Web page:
It looks like you're using an Ad Blocker.

Please white-list or disable in your ad-blocking tool.

Thank you.


Some features of ATS will be disabled while you continue to use an ad-blocker.


Things that now seem to be "above top secret" and thoughts as to why.

page: 1

log in


posted on Feb, 25 2013 @ 03:07 AM
i thought that this was going to start out as a "rant", but the core of what i am bleating about, and i kind of am having a good old moan, is that there is an agenda of disinformation that i feel many people seem to be missing.
i shouldnt get annoyed at people for this, after all it merely shows that those behind this agenda are fulfilling their role with some elan.

so, from recent reading of these pages, i have a few observations of my own, highlighting info that is now apparently "above top secret" as so many people seem oblivious to it.

So here i go......a list of some things that appear "above top secret" nowadays:

Regardless of what some may think, scientists/explorers/archaeologists and so forth want to share incredible findings with the rest of the world just as much as members of these boards. what is wanted by whoever may provide the funding is largely irrelevant where major discoveries are concerned.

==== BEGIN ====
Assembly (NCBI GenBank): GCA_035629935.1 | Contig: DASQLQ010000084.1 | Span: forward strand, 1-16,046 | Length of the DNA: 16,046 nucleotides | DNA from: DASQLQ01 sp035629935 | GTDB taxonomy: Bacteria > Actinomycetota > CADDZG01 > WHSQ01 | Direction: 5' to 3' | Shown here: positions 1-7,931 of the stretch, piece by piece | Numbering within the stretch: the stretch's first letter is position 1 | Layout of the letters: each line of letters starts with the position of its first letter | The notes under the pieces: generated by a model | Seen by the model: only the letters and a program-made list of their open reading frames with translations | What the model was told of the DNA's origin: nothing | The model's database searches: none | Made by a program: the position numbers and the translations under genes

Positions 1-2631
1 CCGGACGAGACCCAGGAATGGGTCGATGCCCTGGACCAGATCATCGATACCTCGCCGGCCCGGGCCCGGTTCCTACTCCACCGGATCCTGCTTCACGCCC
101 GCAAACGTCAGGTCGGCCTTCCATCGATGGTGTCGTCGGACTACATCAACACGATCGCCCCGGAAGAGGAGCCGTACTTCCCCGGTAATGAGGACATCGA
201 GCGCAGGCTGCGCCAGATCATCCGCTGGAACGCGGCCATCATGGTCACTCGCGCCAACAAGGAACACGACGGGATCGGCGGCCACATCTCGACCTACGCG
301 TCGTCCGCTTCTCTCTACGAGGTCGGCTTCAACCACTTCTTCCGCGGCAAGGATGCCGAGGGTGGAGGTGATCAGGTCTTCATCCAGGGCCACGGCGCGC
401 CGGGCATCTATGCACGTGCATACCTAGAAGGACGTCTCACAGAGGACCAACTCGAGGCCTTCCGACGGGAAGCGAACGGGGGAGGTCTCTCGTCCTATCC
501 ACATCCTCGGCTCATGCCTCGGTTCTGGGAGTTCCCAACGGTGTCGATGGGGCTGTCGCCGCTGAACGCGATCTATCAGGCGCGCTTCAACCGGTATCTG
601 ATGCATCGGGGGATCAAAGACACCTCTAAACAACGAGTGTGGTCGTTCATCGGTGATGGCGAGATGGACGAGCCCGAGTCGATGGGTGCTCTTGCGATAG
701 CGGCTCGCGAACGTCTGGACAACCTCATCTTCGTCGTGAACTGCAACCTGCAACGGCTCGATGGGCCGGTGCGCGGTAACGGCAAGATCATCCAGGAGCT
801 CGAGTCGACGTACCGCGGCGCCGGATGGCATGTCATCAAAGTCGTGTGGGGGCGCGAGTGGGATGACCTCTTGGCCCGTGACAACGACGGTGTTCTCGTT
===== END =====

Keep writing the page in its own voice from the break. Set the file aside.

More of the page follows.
Following rigorous procedures to check ones findings/theories before leaping to conclusions and presenting things as fact is a way of not spreading misinfomation.

As well as being a wonderful tool for freedom of information, the internet is the greatest ever means of spreading misinformation and half baked ideas from the public as well as large organisations.

Vested interests, charlatans and those who seek to profit from BS need not only be governments and corporations. many people write books full of total bunk and publishing houses lap them up.

It's much much easier to get hold of source material on ancient texts than many believe (if they have even considered it). they are translated by reliable academics who do it for the love of the work, and are checked and verified by others who are expert in ancient languages etc.

There is a contagious spread of unsourced misinformation, repeatedly passed around and then published as fact.

Just because someone is talking against what is percieved as "the mainstream", it does not neccessarily make them trustworthy or right. sometimes things are widely accepted and part of the mainstream because a wealth of verifiable evidence amounts to proof that it is so.

Our ancient ancestors achieved incredible feats with the most incredible of tools - a brain.

We are all humans, well most of us
, and surprisingly like each other

Question everything, especially why you are questioning everything.

.... i felt it best to keep this brief and not be too specific otherwise firstly i would go full-on rant, and secondly a million different conspiracy theories could be referenced and then debated here.